All ETDs from UAB

Advisory Committee Chair

Robin D Foley

Advisory Committee Members

Viola L Acoff

Krishan K Chawla

Raymond J Donahue

Gregg M Janowski

Harry E Littleton (Ad Hoc)

Document Type


Date of Award


Degree Name by School

Doctor of Philosophy (PhD) School of Engineering


Aluminum castings are widely used in automotive and other applications. These castings gained importance due to their high strength to weight ratio. However, aluminum castings are prone to porosity which significantly deteriorates the mechanical properties. Safety-critical components are subjected to hot isostatic pressing (HIPping), which heals the porosity. HIPping is a post-processing technique resulting in higher costs. An alterna-tive technique is application of pressure during solidification. The effect of application of 1.0132 MPa (150 psi) pressure during solidification on the cooling rate, soundness, pore characteristics and mechanical properties of alumi-num castings was investigated in the current research. Wedge castings of A319, A356 and A206 alloys were made using lost foam and open cavity processes for this study. Samples with various cooling rates taken from the wedge castings were analyzed for den-sity, ultrasonic velocity, tensile properties and metallurgical porosity. Castings were also made to analyze the effectiveness of pressure as a function of fraction solid present when the peak pressure was reached. Pressure did not change the cooling rate significantly in A319 and A356 castings, while a slight increase in cooling rate is seen in A206 castings. The volume percent po-rosity decreased in all these alloys with pressure and the decrease in porosity was a func-tion of alloy and cooling rate. Castings solidified under pressure exhibited a smaller mean diameter and mean porosity thickness. iii Applied pressure increased the elongation and tensile strength in A206 castings increased by 100 – 750% and 12 – 55%, respectively, while no significant change in yield strength was observed. A slight increase in elongation of Al-Si alloys was achieved, while tensile and yield strengths were not significantly affected. Ultrasonic velocity decreased with increasing volume percent porosity and de-creasing mean porosity spacing in all the alloys. Ultrasonic velocity and mechanical properties were better correlated in the castings solidified without the application of pres-sure. Theoretical analysis of porosity formation in A356 and A206 alloys showed that hydrogen bubbles formed faster in A206 compared to A356.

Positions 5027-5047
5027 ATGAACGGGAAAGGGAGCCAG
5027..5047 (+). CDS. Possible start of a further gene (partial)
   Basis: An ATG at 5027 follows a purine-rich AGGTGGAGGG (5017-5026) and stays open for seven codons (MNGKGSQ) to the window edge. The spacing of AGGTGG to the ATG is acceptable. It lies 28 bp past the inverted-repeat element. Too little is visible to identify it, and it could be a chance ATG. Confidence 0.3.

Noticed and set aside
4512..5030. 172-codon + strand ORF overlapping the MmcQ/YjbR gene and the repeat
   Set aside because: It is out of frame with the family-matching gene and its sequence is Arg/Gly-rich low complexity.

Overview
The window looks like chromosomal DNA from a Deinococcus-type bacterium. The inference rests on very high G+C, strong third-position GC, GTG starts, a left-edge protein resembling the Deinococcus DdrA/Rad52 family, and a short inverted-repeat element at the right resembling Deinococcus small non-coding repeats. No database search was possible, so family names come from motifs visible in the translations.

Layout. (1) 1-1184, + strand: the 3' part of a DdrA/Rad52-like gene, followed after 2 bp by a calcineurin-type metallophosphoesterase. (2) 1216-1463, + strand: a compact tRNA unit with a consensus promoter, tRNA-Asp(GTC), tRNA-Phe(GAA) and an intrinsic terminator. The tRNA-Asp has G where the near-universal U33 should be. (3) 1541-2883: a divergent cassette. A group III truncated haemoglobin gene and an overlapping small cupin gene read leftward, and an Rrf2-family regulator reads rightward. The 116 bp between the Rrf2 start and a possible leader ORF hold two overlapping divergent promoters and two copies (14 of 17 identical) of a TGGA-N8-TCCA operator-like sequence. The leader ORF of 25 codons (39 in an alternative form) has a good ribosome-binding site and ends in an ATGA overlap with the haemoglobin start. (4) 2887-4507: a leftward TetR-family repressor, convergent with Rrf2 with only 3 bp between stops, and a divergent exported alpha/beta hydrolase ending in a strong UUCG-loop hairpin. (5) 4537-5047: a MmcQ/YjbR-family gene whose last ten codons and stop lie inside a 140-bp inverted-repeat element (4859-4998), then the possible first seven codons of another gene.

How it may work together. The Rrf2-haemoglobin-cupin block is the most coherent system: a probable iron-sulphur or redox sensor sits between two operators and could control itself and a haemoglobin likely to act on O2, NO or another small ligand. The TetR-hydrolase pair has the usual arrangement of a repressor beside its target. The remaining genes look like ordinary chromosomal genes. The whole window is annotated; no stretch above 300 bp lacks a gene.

Included in

Engineering Commons



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